"Wait," I said. "You want us to write an ugly screen?"
"Yes, something ugly, just a quick way for us to verify that all the fields are there. Eventually we'll play a card that makes it look like the users want, but not this iteration."
"We could make it look good," I suggested. "Just give us a printscreen of what they have now. We'll at least use that as a starting point, so it'll be going in the right direction."
"No no, I don't want you to invest any time in it now. Just leave it ugly."
"You really want the screen to be ugly."
"Yes, don't put any effort into it. Just an ugly UI."
"Okay, if that's what you really want... I can make it ugly."
It went against everything I knew! But if he wanted an ugly screen....well darn it, I could make it ugly. I had a lot of fun with it, actually! The only sad part was that I was on vacation on the day he saw the finished product, so I didn't get to experience his reaction first-hand.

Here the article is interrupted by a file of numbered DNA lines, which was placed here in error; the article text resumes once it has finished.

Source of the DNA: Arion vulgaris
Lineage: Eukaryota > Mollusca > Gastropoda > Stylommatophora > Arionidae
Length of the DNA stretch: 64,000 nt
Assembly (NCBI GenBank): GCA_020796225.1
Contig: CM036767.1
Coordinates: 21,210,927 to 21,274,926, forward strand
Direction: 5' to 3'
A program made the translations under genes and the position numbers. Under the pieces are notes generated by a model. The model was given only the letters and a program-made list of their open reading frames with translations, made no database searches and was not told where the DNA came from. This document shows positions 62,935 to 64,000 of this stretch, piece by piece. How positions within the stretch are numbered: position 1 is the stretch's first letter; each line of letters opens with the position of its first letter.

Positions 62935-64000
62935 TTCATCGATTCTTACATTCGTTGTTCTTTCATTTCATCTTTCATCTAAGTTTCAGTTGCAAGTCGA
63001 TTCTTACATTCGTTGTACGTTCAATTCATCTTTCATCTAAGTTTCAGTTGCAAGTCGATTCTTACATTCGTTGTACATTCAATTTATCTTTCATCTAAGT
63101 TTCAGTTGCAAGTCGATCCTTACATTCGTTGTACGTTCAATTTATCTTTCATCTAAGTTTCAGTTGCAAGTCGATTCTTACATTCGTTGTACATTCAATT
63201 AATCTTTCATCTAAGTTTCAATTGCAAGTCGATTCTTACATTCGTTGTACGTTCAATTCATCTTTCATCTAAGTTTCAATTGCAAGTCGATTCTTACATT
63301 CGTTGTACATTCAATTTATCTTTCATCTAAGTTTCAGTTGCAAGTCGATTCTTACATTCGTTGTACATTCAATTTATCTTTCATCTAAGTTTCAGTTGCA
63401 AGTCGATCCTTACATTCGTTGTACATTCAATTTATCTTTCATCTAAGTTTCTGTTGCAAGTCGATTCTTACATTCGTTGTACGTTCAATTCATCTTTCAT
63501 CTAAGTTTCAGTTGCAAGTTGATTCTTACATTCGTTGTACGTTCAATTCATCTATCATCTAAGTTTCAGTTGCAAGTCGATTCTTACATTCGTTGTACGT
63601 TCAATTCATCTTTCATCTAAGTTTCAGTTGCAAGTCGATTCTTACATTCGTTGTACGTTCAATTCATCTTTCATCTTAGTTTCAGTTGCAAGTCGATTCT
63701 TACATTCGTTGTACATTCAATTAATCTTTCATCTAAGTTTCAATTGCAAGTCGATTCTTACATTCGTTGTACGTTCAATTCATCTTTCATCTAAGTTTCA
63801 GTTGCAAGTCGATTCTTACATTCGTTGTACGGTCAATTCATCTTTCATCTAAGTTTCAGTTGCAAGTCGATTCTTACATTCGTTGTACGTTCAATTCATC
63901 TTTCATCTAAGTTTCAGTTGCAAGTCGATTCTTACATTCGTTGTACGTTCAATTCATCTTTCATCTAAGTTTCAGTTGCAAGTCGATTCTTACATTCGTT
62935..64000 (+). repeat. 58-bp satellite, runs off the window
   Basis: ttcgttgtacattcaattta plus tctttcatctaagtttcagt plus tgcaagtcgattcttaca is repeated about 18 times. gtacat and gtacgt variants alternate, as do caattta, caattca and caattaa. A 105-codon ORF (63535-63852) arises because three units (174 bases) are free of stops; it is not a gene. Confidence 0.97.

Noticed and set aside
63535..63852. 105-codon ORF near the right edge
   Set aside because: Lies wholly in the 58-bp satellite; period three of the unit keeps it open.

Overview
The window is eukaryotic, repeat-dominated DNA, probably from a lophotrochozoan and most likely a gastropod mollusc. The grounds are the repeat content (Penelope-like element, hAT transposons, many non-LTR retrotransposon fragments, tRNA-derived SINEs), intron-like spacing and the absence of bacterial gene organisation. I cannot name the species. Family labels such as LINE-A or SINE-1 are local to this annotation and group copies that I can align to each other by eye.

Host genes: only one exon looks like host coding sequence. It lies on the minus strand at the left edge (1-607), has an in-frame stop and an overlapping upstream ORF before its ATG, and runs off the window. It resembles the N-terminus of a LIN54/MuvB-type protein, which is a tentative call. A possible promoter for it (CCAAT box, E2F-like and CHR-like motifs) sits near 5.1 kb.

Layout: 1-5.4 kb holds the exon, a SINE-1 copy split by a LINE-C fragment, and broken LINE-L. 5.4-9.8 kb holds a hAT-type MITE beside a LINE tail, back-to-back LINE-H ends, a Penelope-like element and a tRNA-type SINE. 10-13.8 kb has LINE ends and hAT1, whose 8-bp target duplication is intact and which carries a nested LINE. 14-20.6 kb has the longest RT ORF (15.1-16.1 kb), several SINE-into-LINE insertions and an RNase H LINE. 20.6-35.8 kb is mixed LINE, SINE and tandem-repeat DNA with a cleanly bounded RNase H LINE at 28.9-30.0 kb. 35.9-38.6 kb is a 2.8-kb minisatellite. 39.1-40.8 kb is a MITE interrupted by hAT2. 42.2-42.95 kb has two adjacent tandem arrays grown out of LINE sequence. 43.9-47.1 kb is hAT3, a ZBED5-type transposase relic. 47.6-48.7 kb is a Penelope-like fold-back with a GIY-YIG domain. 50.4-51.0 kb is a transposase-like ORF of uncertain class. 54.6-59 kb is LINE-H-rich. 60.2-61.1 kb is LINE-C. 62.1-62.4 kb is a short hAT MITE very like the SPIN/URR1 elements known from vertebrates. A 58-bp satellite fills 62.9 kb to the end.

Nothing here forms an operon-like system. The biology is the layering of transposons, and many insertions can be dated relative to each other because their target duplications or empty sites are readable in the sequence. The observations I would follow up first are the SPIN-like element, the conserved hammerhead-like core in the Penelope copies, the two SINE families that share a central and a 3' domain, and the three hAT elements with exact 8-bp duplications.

I consider the Ugly Screen to a valuable BA lesson, though I don't know if he took it as such! Don't tell your programmers to do bad work. And don't ask for an ugly user interface unless you want something seriously painful to look at.
Since this is just a screen-print, you don't get the full effect. The monkeys? They're not just normal pirate monkeys. They are actually flying across the screen, along with the title in the yellow stripe. ("Flying monkeys" is a favorite expression of the guy who asked for the screen.)
I'm particularly proud of this screen because, aside from the monkeys and the scary colors, it's a perfectly functional and easy to use screen. Once we stripped out CSS colors, and removed the monkeys and the marquee tags, it easily became a relatively useful page. Much nicer than simply dumping the fields onto the screen -- and more fun to write, too!